Current issue: 55(2)
Canopy gap is the driving force of forest succession. Due to the uncontrollability, however, the influences of natural disturbances on gap formation and gap distribution pattern have been rarely understood in temperate secondary forest ecosystems. We monitored the gap formation and gap distribution pattern using high-resolution remote sensing images before and after two disturbances (wind/snowstorm in 2003 and flood in 2013). The results showed that after wind/snowstorm, the gap nearest neighbor index (GNNI) decreased, the vacant land area did not obviously change while the gap fraction and gaps density (especially medium size) increased. After the flood, GNNI decreased, the number of small gaps increased but larger gaps were in many cases extended to vacant land areas leading to a smaller total number of medium and large gaps but considerable increase in vacant land area. We also found that the gap densities increased with slope and altitude for wind/snowstorm-formed gaps, but they increased with increasing slope and decreasing altitude for flood-formed gaps. These results indicated that gaps were aggregated in steep slope and high altitude areas after wind/snowstorm, but in steep slope and low altitude areas after the flood. Medium gaps were mainly created by the wind/snowstorm due to the individual-level death of dominant tree with the continuous fall of surrounding trees. While, vacant lands were obviously created during the flood because of integral sweeping. Besides, smaller trees were easily damaged by runoff of flood, which induced small gaps. In summary, forest managers may pay more attention to use gaps to accelerate forest succession after wind/snowstorms and to restore vegetation in vacant lands after floods.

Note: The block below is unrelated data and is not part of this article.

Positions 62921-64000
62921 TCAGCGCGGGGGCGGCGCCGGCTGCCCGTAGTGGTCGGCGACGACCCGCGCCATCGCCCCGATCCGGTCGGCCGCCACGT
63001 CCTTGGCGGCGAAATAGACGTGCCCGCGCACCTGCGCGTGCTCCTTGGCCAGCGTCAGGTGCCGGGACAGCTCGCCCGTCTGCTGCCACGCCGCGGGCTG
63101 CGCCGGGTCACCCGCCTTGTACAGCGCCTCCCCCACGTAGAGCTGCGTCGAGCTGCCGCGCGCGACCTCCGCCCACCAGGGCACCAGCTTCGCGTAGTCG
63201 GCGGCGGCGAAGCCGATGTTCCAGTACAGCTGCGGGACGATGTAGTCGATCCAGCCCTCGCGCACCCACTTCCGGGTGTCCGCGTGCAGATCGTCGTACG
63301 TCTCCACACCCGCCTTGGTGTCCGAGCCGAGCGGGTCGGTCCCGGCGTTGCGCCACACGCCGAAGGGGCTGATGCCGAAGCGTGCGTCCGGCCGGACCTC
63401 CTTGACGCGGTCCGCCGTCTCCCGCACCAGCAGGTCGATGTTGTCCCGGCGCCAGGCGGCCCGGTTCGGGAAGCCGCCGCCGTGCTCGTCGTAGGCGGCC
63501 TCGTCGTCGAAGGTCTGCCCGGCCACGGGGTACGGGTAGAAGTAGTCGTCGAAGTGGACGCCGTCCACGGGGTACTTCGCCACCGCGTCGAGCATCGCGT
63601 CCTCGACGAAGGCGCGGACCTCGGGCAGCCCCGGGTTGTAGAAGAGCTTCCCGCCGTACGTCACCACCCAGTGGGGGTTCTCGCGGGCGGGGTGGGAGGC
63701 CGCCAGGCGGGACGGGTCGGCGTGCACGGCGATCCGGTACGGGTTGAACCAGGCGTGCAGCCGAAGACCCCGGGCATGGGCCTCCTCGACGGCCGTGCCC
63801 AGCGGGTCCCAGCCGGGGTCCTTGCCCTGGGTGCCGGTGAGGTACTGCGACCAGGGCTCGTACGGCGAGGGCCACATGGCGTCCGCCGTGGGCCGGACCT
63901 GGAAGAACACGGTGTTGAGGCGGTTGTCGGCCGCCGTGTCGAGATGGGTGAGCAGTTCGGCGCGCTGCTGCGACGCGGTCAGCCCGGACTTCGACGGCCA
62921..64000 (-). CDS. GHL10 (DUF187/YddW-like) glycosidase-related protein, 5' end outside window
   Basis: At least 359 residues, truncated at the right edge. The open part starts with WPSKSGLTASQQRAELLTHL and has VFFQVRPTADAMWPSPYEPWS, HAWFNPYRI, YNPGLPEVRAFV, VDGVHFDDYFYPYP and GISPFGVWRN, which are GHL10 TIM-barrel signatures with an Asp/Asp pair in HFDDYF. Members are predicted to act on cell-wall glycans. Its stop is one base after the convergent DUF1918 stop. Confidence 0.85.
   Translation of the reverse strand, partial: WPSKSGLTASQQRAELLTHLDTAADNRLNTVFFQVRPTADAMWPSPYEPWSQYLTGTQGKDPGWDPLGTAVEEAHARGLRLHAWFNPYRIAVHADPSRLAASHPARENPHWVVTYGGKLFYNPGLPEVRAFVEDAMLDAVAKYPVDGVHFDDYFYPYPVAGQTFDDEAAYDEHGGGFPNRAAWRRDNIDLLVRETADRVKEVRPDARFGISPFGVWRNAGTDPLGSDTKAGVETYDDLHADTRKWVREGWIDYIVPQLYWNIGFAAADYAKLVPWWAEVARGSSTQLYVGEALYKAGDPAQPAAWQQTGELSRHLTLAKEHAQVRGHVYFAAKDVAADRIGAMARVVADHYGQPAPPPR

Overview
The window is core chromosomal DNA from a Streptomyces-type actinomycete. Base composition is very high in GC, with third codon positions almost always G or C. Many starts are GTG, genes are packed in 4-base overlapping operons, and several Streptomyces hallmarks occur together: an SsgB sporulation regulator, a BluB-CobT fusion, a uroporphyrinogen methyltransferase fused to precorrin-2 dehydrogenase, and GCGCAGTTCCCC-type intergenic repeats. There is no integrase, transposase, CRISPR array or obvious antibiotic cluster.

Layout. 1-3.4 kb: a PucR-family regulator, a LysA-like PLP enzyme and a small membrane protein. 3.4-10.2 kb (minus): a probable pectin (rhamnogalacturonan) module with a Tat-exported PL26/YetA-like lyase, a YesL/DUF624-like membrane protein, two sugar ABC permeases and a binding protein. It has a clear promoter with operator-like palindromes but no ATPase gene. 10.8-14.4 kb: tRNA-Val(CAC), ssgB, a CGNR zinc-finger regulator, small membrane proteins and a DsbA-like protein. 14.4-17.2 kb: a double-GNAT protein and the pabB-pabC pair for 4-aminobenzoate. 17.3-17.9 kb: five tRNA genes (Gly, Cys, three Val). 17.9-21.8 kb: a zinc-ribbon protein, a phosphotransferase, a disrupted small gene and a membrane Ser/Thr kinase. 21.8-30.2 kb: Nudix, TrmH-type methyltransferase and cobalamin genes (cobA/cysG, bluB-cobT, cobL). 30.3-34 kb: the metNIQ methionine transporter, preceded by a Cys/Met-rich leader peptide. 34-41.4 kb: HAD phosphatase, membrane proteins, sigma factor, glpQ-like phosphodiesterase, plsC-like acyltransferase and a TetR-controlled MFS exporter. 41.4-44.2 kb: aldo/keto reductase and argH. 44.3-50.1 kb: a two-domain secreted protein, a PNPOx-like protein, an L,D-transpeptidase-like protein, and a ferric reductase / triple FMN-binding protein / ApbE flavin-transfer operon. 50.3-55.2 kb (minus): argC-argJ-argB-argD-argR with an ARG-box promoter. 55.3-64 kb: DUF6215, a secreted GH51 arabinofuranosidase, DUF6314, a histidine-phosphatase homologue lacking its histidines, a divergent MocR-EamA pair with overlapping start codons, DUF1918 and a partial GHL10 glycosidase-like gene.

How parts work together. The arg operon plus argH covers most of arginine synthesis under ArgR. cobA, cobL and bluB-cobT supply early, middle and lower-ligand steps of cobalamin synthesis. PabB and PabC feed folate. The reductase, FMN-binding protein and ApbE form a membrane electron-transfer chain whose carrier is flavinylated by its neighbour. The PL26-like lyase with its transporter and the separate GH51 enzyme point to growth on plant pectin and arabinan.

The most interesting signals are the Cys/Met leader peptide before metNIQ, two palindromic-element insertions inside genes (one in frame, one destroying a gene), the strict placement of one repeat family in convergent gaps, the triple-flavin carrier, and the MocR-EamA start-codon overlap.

Gap formation and its effects on regeneration have been reported as being important in forest development, but seldom studies concentrated on the gap closure process by lateral extension growth of canopy trees surrounding gaps. We monitored the closure process of 12 artificial gaps for 7 years with three size classes: small (from 68 m2 to 125 m2), middle (from 174 m2 to 321 m2), and large (from 514 m2 to 621 m2); and investigated the regeneration twice in a temperate secondary forest, Northeast China. The closure process can be described through quadratic functions, which showed the closure rates slowed down with gap ages. Large gaps had a higher closure rate (39 m2 a–1) than middle gaps (25 m2 a–1) and small gaps (11 m2 a–1). According to the quadratic equations, the lateral growth could last 11, 13 and 16 years for small, middle and large gaps with a remaining size of 12, 69 and 223 m2, respectively. As expected, regeneration exhibited the highest seedling density and volume in large gaps. There was no significant difference in regeneration density between middle gaps, small gaps and forest understory in the final investigation; but the volume of regenerated woody species increased significantly from small gaps to large gaps compared with forest understory. These results may provide references on the choice of appropriate gap sizes to promote the regeneration in temperate secondary forests.